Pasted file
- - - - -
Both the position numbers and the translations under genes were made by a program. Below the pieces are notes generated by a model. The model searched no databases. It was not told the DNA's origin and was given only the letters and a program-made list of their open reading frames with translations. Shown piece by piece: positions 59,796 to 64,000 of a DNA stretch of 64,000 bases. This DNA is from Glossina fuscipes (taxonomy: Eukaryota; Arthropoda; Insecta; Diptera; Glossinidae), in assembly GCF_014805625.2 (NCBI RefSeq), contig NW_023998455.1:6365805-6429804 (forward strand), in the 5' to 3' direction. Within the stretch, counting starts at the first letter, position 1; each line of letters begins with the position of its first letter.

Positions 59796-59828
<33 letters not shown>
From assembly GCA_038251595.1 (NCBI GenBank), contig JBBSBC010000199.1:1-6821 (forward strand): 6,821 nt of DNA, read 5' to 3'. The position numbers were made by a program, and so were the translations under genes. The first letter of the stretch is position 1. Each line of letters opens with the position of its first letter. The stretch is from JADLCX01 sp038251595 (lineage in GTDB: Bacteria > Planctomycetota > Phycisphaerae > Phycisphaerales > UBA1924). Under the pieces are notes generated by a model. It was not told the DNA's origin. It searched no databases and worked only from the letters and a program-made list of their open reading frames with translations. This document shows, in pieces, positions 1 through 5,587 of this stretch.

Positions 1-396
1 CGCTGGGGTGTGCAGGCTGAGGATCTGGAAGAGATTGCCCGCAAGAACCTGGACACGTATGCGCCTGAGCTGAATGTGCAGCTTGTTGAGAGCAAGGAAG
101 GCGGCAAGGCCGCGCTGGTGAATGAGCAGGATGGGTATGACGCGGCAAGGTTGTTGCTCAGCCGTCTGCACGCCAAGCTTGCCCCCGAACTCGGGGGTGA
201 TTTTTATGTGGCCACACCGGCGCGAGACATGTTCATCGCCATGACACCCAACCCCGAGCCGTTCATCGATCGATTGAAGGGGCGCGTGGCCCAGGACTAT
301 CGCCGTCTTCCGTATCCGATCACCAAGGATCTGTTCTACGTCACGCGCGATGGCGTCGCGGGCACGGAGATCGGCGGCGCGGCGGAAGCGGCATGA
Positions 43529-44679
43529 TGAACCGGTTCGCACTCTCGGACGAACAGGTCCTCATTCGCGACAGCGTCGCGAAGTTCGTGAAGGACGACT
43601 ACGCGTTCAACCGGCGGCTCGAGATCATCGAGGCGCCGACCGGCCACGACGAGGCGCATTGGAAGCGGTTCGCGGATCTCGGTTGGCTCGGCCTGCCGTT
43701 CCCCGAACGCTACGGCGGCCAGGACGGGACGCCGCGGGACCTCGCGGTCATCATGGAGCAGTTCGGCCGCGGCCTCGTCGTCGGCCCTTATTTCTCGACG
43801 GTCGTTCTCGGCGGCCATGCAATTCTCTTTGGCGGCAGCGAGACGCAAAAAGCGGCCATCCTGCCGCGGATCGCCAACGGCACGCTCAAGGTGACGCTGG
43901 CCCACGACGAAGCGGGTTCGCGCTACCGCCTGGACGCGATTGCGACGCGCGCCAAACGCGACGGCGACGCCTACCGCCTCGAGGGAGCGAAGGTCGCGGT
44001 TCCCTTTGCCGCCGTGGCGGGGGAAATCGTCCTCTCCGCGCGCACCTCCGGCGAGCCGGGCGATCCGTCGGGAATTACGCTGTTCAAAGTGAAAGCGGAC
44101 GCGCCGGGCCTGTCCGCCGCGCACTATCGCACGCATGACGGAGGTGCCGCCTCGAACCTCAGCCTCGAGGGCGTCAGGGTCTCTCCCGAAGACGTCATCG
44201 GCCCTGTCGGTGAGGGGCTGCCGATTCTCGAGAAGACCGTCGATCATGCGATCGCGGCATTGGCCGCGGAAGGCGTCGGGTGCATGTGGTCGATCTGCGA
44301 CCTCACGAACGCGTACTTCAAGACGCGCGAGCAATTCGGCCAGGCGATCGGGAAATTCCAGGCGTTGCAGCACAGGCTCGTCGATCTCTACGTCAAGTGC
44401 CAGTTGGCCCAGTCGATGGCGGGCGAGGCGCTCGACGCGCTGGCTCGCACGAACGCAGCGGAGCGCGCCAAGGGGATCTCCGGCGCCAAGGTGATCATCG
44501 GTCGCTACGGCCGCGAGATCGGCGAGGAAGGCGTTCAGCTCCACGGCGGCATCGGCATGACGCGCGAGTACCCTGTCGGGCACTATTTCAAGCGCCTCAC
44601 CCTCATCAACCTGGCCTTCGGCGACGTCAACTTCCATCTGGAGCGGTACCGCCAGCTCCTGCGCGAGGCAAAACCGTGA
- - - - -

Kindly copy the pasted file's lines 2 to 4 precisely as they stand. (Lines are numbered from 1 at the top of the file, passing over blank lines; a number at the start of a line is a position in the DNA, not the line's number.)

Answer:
Positions 59796-59828
<33 letters not shown>
From assembly GCA_038251595.1 (NCBI GenBank), contig JBBSBC010000199.1:1-6821 (forward strand): 6,821 nt of DNA, read 5' to 3'. The position numbers were made by a program, and so were the translations under genes. The first letter of the stretch is position 1. Each line of letters opens with the position of its first letter. The stretch is from JADLCX01 sp038251595 (lineage in GTDB: Bacteria > Planctomycetota > Phycisphaerae > Phycisphaerales > UBA1924). Under the pieces are notes generated by a model. It was not told the DNA's origin. It searched no databases and worked only from the letters and a program-made list of their open reading frames with translations. This document shows, in pieces, positions 1 through 5,587 of this stretch.